Two recent censuses of these 4 bands are given as follows:

These Indians are now on 19 reservations in California, set apart by the United States for their use, the smallest containing 80 acres, the largest 88,475 acres; in all a total of 182,315 acres. Only about 5,000 acres are tillable. These reservations and the Mission Indians are in charge of the United States Indian agent at Colton, California. Rations were issued to but 28 Mission Indians in 1890. They are self-supporting.

Population of California Missions

At several periods the population of the California Indian missions is variously stated. In 1842 De Mofras, gave the population of the missions at 4,450. This was after the secularization of the missions in 1833-1834.

In 1888 Hon. John D, C. Atkins, Commissioner of Indian Affairs, reported on the Mission Indians as follows:

They are divided among the several reservations (as near as elm be ascertained from the census reports) as follows:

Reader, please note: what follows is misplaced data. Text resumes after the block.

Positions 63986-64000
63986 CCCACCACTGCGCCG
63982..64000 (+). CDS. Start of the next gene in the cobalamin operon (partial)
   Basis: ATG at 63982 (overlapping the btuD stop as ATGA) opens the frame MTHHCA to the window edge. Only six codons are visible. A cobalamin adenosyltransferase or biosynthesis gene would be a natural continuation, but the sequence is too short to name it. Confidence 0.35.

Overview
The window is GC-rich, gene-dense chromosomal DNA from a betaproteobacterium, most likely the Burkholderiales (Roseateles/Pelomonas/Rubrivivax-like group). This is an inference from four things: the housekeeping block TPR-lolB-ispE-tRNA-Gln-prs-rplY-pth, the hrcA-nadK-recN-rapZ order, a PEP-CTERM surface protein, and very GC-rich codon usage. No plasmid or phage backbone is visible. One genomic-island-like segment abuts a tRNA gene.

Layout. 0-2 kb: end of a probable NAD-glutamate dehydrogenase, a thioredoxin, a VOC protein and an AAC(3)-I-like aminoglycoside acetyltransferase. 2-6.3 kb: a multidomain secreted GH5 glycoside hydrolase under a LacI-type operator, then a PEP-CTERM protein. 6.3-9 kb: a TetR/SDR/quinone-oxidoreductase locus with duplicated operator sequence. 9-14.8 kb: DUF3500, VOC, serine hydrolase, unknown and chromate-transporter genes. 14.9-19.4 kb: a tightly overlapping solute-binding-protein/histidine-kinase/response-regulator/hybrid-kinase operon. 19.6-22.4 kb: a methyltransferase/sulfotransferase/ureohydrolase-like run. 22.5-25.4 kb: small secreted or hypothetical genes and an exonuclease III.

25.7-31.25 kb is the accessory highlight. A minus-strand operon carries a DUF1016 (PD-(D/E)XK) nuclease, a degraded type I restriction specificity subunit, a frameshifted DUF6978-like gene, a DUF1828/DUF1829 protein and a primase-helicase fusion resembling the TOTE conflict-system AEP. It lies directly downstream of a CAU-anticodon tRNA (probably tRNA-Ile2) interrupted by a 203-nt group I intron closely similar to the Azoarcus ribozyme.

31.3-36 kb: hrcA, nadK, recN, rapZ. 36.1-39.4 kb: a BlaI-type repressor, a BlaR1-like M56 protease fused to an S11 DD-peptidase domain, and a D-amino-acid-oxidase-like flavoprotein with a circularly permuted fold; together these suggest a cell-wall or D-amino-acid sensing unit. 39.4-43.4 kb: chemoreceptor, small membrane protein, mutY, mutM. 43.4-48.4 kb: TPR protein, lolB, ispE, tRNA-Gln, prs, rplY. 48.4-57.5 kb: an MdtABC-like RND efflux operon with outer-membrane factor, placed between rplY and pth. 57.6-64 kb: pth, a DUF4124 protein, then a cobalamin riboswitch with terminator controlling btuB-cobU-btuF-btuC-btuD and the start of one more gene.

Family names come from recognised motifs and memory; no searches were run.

Where the band is left blank in the above table (6 reservations) it has been impossible, from the data at hand, to identify the band or tribe occupying the reservation.

The census reports for 1886 show the following villages of Indians not included within reservations, so far as appears from the records:

The census of 1890 shows a total Mission Indian population of 2,645, including 167 of Cabezone’s band of wandering Mission Indians. The Mission Indian population on reservations in California in 1890 was 2,478. The map of these mission reservations gives the details.

Footnotes:   [ + ]

1. The self-supporting Indians taxed are included in the general census. The results of the special Indian census, to he added to the general census are: